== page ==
If one Googles long enough you could find a reading list for every occasion: what to read while waiting for an extremely pissed off Israeli prime minister to arrive, for instance, or while under house arrest in a $14,000 a month apartment on the Upper East Side. Here are two more reading lists, one if you’re pregnant, and one to prepare for the Rapture this weekend. (It’s one list or the other, both not both.)
If What to Expect When You’re Expecting isn’t neurotic enough for you, the newly pregnant Edan Lepucki has a reading list that begins with Rosemary’s Baby by Ira Levin. “Every pregnant woman wonders, at least once,” Lepucki writes, “if she’s got the devil’s spawn growing inside of her.” Carolyn Kellogg offers “The Last-Minute Rapture Reading List.” The list includes The Book of Revelation for Dummies, the Bible (“Go back to the source,” Kellogg recommends), and The Inferno (“Once you’re done with this, you’ll want to be saved.”).
Regular readers of Maud Newton’s blog and other writings know two things about her: she’s a very nice person and she grew up in Florida, which practically guarantees an upbringing with some weirdness in it. The Rapture coincides with her 40th birthday, and her stomach is churning:
though I don’t expect the End of the World to be set in motion this Saturday night, I wouldn’t be entirely surprised if it were. Fatalism comes easy when you grew up bracing for the apocalypse, being told that that, sometime very soon, probably next year but possibly tomorrow morning, a fiery mountain would fall into the sea, the oceans would turn to blood and then the moon would, and soon after that a third of all living things on the earth would die. Never mind homework, forget the boy you had a crush on, it would be best to turn down the lead role in the school musical, for there was no time to waste. Jesus could return at any moment, that was the crucial thing, and it was our duty to spread the word. Also, to repent, because if you hadn’t been forgiven for every sin you’d ever committed, no matter how tiny, even if you didn’t know it was a sin, you’d be regrettably yet decisively Left Behind.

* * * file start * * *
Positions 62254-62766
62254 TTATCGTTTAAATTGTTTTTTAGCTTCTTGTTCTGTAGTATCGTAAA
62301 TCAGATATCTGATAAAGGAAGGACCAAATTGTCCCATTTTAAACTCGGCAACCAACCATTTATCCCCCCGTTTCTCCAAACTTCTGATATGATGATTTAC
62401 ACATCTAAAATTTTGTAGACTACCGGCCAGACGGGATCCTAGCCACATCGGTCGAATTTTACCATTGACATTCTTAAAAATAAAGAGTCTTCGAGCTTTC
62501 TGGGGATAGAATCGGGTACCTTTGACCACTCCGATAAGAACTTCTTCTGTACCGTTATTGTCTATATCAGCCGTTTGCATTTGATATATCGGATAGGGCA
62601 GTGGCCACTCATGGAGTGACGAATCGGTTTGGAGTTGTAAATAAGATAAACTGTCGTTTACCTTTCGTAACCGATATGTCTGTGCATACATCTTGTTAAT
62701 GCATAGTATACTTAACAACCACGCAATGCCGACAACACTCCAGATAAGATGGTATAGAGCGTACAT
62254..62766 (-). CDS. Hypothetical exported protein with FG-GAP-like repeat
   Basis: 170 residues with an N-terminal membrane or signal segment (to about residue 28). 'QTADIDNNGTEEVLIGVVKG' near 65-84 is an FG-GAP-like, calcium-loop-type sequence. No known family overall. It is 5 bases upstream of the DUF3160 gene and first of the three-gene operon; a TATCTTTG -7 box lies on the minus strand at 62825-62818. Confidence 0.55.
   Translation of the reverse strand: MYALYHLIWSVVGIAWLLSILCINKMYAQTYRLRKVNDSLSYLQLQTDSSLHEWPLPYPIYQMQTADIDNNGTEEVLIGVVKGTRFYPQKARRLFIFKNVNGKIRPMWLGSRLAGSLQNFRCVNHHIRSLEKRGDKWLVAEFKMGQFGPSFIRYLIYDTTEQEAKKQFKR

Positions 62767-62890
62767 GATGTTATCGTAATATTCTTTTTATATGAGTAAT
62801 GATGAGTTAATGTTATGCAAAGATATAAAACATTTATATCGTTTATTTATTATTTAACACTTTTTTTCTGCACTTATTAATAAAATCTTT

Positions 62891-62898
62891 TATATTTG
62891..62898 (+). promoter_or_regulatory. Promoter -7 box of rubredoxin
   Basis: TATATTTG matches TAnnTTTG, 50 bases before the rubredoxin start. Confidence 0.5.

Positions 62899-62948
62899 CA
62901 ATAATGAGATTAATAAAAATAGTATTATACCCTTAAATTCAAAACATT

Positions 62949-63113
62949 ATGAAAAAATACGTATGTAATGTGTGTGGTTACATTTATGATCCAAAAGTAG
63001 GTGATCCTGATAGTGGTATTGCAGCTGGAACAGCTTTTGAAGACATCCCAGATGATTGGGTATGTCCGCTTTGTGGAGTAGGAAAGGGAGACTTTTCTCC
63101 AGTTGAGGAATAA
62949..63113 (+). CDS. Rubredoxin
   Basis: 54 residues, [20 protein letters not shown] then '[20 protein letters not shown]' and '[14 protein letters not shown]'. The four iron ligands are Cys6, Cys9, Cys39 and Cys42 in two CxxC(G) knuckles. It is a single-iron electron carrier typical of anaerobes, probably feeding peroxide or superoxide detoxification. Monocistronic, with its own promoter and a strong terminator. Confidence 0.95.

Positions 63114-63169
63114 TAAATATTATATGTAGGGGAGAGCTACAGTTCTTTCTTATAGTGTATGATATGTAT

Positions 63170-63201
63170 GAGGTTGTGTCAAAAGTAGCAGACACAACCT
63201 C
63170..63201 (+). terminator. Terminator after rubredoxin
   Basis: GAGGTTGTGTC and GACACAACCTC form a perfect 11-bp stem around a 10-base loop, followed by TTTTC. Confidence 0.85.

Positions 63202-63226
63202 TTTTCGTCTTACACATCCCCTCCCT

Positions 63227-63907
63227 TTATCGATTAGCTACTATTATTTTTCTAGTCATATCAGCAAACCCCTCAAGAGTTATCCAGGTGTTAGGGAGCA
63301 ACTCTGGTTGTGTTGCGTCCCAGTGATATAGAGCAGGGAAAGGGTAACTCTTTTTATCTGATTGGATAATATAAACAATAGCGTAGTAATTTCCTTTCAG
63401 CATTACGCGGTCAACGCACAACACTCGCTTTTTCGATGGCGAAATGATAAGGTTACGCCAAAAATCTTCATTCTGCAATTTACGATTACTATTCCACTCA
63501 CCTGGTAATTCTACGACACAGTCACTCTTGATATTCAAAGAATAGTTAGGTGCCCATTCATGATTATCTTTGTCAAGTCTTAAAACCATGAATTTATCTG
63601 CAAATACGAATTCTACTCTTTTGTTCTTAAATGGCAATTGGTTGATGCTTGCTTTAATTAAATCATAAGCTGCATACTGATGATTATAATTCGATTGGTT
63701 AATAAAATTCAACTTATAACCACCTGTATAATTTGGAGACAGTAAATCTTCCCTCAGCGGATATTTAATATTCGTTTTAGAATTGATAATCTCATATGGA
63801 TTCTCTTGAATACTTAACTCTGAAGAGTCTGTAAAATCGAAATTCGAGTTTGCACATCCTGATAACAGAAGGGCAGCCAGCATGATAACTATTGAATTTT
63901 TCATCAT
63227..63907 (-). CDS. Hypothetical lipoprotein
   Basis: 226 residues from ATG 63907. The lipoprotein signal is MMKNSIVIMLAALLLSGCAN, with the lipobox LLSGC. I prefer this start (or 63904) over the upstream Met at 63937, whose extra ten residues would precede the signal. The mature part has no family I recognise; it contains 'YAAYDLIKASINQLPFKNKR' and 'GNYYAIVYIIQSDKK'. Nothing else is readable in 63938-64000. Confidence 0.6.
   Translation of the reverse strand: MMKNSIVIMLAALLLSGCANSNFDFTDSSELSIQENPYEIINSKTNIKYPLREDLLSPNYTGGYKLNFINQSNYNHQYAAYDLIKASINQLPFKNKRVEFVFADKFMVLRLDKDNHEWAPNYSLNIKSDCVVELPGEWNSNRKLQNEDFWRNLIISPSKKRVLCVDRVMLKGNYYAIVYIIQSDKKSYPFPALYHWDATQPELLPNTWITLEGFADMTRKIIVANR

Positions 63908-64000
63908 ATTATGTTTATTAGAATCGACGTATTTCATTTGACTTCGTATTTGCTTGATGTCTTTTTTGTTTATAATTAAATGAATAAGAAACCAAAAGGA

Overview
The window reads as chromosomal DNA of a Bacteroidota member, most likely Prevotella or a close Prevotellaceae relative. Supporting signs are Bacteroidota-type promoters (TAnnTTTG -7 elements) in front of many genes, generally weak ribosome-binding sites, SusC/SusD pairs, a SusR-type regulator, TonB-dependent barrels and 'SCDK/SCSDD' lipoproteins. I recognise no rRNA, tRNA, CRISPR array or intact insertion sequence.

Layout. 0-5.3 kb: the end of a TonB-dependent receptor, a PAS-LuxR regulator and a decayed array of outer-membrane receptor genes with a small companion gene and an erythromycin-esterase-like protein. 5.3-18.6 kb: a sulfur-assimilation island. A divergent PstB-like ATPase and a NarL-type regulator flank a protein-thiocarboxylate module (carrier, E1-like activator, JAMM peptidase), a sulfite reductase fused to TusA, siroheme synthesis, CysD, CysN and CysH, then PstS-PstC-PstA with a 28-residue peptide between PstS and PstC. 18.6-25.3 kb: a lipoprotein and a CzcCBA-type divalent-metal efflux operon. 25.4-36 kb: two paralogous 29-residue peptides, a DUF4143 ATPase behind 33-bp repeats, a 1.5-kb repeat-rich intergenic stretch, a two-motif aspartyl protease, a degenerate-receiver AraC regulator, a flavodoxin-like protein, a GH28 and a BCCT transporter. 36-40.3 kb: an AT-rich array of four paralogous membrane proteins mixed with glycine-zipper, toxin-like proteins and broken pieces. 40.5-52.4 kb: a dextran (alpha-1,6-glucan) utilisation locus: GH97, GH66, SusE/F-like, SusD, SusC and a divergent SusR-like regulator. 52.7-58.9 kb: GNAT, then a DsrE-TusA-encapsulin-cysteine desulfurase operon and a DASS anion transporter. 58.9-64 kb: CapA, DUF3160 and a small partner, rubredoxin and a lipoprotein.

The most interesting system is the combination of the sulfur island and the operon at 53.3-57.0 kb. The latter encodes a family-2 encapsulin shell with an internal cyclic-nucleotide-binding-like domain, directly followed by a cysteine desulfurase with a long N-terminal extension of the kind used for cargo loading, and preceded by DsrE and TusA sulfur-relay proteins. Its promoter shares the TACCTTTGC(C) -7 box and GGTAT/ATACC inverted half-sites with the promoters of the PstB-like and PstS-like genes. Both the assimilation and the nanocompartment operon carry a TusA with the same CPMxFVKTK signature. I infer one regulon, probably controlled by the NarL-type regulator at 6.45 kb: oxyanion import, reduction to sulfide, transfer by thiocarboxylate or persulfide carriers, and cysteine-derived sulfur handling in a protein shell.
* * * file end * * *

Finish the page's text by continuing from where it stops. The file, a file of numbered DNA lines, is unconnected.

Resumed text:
More of Newton’s frettings can be found on the Awl.
Harold Bloom, I’m pretty certain, has other weekend plans besides strolling the golden streets with angels. “For me, Shakespeare is God,” he tells the New York Times on the occasion of the appearance of his latest book, The Anatomy of Influence: Literature as a Way of Life. Outside of The Anxiety of Influence and a few remarks on Shakespeare, his influence among his fellow English professors is virtually nil, but what a life of reading. Sam Tanenhaus has a long profile of the 80-year-old Yale professor, complete with a moving video interview.
Walter Benjamin also wouldn’t be moved by any of the Rapture nonsense, but nevertheless he had a keen interest in historical periods in which people sometimes longed for the world to come to an end. The German mourning play, or Trauerspiel was an expression of the anguished uncertainties of the seventeenth century. Harvard University Press is publishing a collection of Benjamin’s Early Writings (1910-1917). Before Benjamin descended into the gloom of the Trauerspiel he was a fervently optimistic member of the German Youth Movement in the years before World War I. Benjamin’s early essays are audacious and muddled as he exorts his fellow youth to rebel against the stiffling culture of pre-war Germany. One can glimpse the mature Benjamin in these writings, especially when he starts to write about literature.